The Constitution Project (TCP) is a program of the Project on Government Oversight (POGO), a nonpartisan, not for profit organization in Washington, D.C. The mission of TCP is to safeguard constitutional rights and values threatened by our government’s criminal justice and national security practices, and to strengthen our system of checks and balances.
TCP’s current issue priorities are:
- To protect privacy and Fourth Amendment rights threatened by government surveillance practices based in emerging technologies and outdated legal doctrines;
- To ensure the lawful and humane treatment of terrorism suspects;
- To rein in government overreach in criminal prosecutions by safeguarding the Sixth Amendment right to counsel and encouraging prosecutorial professionalism;
- To expose and address profound defects in the capital punishment system;
- To promote policing practices that protect individual rights without sacrificing public safety; and
- To make government more transparent and accountable, in particular by improving congressional oversight.
We conduct strategic advocacy and public education to advance these issues.
Our approach: Sometimes TCP leads campaigns for reform. Other times we fill a gap in broader coalition efforts. Sometimes we speak out publicly. Other times we approach policymakers behind the scenes. We avoid a one-size-fits-all approach because what works in one case might not in another. At all times we work with experienced advocates and litigators to ensure that our efforts are useful and sustainable.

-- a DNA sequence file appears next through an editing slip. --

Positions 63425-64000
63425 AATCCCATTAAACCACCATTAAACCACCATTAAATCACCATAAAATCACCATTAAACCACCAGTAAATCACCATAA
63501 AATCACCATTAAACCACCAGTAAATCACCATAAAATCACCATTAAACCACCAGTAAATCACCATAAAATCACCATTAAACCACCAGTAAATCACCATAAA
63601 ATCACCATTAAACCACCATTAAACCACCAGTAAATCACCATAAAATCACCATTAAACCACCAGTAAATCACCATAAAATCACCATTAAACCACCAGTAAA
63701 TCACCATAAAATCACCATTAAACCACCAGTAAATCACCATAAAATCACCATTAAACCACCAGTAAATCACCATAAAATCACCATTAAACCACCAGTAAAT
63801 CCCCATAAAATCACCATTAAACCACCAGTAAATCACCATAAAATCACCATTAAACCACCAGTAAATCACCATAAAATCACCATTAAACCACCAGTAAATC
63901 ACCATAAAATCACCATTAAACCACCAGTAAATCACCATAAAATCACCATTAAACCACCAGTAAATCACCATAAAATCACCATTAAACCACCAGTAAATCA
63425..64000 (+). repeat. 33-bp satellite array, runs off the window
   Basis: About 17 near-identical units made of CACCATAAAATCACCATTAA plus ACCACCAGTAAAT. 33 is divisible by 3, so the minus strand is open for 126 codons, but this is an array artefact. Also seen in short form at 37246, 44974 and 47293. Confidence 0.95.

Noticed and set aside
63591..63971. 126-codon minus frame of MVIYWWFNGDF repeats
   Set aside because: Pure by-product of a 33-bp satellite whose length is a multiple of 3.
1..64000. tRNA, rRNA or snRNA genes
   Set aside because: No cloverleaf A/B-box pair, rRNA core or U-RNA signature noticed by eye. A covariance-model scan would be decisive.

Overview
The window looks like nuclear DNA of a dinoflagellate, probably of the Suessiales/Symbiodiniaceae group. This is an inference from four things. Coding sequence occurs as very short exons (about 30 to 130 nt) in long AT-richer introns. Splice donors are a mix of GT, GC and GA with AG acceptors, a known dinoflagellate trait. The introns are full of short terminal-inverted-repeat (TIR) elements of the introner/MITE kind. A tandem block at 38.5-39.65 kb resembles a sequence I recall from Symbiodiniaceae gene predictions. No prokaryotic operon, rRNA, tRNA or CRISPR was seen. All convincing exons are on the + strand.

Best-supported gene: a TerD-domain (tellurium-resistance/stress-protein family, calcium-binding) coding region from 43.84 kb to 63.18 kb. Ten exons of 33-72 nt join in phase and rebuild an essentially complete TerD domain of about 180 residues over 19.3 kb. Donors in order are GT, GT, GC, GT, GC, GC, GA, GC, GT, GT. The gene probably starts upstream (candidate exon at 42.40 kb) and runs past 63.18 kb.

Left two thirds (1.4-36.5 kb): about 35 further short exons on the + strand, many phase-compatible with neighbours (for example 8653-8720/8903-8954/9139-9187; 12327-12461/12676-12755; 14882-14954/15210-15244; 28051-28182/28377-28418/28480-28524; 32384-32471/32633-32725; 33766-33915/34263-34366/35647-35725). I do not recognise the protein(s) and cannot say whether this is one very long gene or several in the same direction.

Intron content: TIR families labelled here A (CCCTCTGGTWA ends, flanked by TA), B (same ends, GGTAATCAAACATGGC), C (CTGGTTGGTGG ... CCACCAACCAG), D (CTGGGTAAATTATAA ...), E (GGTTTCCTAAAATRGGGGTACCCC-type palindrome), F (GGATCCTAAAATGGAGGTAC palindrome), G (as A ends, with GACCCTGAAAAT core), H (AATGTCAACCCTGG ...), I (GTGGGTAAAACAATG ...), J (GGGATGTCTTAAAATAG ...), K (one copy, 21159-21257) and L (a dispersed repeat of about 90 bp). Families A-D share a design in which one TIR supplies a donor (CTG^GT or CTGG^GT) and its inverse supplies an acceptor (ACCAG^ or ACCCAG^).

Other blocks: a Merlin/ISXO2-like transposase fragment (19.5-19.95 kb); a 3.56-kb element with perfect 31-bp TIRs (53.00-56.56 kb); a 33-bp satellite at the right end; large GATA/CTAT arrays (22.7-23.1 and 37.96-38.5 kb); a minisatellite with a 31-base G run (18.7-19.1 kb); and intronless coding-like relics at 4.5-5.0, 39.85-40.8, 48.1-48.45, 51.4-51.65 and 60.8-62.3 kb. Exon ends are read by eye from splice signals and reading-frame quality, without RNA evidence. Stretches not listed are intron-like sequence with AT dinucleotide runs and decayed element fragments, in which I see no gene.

Our toolbox: Our talented staff is armed with a variety of education and advocacy tools. We can produce first-rate research and analysis. We can engage policymakers directly, through private meetings, legislative briefings, testifying at hearings, and writing letters. We can work through the press, by holding news conferences, educating editorial boards, or reaching out to individual journalists. We can advocate in the courts, through amicus briefs. And we can speak directly to the public, by placing op-eds, engaging on social media, and organizing in-person events.
Interns are involved with all aspects the work of The Constitution Project. She or he will work closely with the attorneys heading our national security and criminal justice programs to research, draft, review, and proof various publications. Past interns have assisted with TCP reports and statements, op-eds, congressional testimony, letters to the editor, and social media posts. She or he may also be requested to assist with the logistics and execution of Constitution Project events, including panel discussions and press briefings. Interns are also asked to occasionally attend and monitor hearings other events, representing the Project where appropriate.
Interns will learn about the legislative process, how policy initiatives are publicized and promoted in Washington, and about the work of a variety of public policy and interest organizations in Washington and around the country. Students with an interest in law, politics, and government and a commitment to civil liberties are encouraged to apply. Duties include some administrative work.
- Have strong research and writing skills.
- Be willing to work with experts and advocates of all partisan affiliations.
- Have some prior volunteer or internship experience.
- Be willing to work a minimum of 10 weeks for 15 hours per week during the school year, or 10 weeks for 35 hours per week during the summer semester.
TCP will support those applicants who are seeking academic credit through their home institution.
To apply, please send the following to David Janovsky at firstname.lastname@example.org:
- A cover letter describing your interest in the position
- A current resume
- One writing sample: 3-7 page essay/report from a recent course on any subject.
Additional writing samples may be requested.
Applications for summer 2019 are now closed, but information about fall semester internships will be posted soon.